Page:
Domain inquiries: “I have cheaper alternatives”

Would you walk into a car dealership with a cocky attitude? Probably not.

In most cases, when someone wants to buy a car they take a look at the sticker price and state their intentions to the dealer. Negotiations are good to have, especially if you want to get low APR financing, or to take advantage of holiday-specific discounts.

If you were to walk into a car dealership saying, “I have cheaper alternatives,” you’ve lost the salesperson’s attention that very moment. Not only is the car market hot, both for used and new cars, but car availability is low.

In the same manner, reacting to the domain’s BIN price with the same response about having cheaper alternatives, has one effect: the seller of this domain asset no longer considers that offer as serious.

Personally, I point the finger back at the person making the offer, acknowledging their inability to afford the domain. If their budget is low, that’s not my concern or problem, and I welcome them to return in the future should they add more money to their bank account. I close it with a well-meant wish about their future endeavors.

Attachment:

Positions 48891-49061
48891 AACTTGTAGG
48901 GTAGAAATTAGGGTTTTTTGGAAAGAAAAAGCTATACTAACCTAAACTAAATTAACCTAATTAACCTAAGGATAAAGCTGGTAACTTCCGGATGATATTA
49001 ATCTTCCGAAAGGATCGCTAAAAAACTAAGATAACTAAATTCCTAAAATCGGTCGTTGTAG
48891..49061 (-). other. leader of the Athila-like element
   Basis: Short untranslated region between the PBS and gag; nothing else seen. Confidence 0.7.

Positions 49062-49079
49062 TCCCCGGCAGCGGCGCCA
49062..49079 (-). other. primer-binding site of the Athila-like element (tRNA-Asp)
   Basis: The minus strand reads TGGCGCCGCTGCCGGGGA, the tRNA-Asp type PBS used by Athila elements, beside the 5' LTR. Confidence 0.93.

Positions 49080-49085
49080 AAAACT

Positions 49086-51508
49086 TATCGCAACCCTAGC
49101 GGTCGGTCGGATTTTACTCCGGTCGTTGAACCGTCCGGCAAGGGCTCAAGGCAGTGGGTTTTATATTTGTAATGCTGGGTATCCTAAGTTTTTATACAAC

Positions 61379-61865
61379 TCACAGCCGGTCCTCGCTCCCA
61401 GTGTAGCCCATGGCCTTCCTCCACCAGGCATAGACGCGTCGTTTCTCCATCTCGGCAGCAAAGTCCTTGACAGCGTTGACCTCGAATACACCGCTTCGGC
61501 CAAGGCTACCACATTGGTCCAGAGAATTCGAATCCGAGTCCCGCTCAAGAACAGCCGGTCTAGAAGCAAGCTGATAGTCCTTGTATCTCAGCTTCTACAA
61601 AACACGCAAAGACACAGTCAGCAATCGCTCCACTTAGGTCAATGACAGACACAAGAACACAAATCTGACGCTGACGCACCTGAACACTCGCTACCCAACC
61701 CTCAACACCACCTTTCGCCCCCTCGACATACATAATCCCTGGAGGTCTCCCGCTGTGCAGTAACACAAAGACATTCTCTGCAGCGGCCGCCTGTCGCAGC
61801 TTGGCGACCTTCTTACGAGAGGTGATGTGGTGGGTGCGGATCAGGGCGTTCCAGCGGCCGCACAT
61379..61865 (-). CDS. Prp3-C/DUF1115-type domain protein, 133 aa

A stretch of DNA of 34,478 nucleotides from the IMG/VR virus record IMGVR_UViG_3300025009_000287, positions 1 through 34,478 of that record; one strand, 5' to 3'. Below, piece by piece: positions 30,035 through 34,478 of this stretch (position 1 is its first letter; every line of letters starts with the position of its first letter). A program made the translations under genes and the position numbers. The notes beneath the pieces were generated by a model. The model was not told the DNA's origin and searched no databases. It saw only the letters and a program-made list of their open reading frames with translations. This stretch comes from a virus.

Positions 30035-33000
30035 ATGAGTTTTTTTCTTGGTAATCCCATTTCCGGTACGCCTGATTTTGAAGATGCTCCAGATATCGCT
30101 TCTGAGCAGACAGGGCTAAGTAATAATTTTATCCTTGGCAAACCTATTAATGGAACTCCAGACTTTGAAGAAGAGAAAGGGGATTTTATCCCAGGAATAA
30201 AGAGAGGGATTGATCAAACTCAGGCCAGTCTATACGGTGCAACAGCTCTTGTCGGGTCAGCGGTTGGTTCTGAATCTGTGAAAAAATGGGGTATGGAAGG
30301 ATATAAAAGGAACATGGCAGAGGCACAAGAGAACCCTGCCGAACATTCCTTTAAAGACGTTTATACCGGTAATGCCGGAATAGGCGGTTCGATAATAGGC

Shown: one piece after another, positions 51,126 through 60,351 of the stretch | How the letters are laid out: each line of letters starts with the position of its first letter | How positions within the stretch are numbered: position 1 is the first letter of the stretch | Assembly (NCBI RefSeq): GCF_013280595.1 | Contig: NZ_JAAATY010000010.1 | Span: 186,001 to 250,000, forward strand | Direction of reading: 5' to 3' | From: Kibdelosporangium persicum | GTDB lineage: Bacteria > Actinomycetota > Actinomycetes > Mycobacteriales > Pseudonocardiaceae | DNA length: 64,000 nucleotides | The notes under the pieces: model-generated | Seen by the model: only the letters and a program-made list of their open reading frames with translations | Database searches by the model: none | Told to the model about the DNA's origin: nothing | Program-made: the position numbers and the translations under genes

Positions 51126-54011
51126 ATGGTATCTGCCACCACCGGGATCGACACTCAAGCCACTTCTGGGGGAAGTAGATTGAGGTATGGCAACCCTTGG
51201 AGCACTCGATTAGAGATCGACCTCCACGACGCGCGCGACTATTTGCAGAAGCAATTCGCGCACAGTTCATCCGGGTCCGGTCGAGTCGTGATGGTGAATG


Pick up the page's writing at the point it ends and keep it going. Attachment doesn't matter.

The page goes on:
If your potential buyer claims to have “cheaper alternatives” for domain assets that you’ve priced accurately, then those cheaper alternatives most likely lack quality. Point that out as well, and let them sizzle in their own heat.

Domain negotiations don’t end with the price tag but talking down a domain by means of comparison to something cheaper leads to a pullout by the seller. At least, that’s what I do.


  1. Anytime someone says “We have alternatives!” this definitely means they do not. 😀

  2. CJ – Indeed, it’s the most obvious take from such offers. But I prefer not to question their alternatives. Instead, if they come back, I no longer quote the same price. 🙂

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